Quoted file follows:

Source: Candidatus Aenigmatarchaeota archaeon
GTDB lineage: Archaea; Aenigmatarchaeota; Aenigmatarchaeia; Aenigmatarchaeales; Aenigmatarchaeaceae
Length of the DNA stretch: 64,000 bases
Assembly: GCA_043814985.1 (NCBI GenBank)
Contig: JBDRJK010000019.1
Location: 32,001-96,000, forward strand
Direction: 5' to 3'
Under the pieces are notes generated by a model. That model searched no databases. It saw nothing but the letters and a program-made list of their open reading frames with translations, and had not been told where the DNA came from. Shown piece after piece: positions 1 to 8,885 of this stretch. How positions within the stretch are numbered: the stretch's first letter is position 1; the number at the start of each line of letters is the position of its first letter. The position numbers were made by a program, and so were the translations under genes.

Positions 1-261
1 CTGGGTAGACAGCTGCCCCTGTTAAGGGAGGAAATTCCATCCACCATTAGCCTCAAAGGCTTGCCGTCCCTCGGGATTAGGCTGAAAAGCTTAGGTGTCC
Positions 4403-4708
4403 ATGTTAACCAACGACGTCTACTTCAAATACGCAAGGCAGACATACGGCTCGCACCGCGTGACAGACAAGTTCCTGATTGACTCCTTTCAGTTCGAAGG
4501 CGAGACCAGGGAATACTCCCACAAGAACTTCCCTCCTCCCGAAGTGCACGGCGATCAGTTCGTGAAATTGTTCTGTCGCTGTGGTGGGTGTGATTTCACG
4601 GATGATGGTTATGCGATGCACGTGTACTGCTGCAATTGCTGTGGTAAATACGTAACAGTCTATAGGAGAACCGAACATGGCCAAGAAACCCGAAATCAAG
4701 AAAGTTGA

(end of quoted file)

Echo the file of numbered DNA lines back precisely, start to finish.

Source: Candidatus Aenigmatarchaeota archaeon
GTDB lineage: Archaea; Aenigmatarchaeota; Aenigmatarchaeia; Aenigmatarchaeales; Aenigmatarchaeaceae
Length of the DNA stretch: 64,000 bases
Assembly: GCA_043814985.1 (NCBI GenBank)
Contig: JBDRJK010000019.1
Location: 32,001-96,000, forward strand
Direction: 5' to 3'
Under the pieces are notes generated by a model. That model searched no databases. It saw nothing but the letters and a program-made list of their open reading frames with translations, and had not been told where the DNA came from. Shown piece after piece: positions 1 to 8,885 of this stretch. How positions within the stretch are numbered: the stretch's first letter is position 1; the number at the start of each line of letters is the position of its first letter. The position numbers were made by a program, and so were the translations under genes.

Positions 1-261
1 CTGGGTAGACAGCTGCCCCTGTTAAGGGAGGAAATTCCATCCACCATTAGCCTCAAAGGCTTGCCGTCCCTCGGGATTAGGCTGAAAAGCTTAGGTGTCC
Positions 4403-4708
4403 ATGTTAACCAACGACGTCTACTTCAAATACGCAAGGCAGACATACGGCTCGCACCGCGTGACAGACAAGTTCCTGATTGACTCCTTTCAGTTCGAAGG
4501 CGAGACCAGGGAATACTCCCACAAGAACTTCCCTCCTCCCGAAGTGCACGGCGATCAGTTCGTGAAATTGTTCTGTCGCTGTGGTGGGTGTGATTTCACG
4601 GATGATGGTTATGCGATGCACGTGTACTGCTGCAATTGCTGTGGTAAATACGTAACAGTCTATAGGAGAACCGAACATGGCCAAGAAACCCGAAATCAAG
4701 AAAGTTGA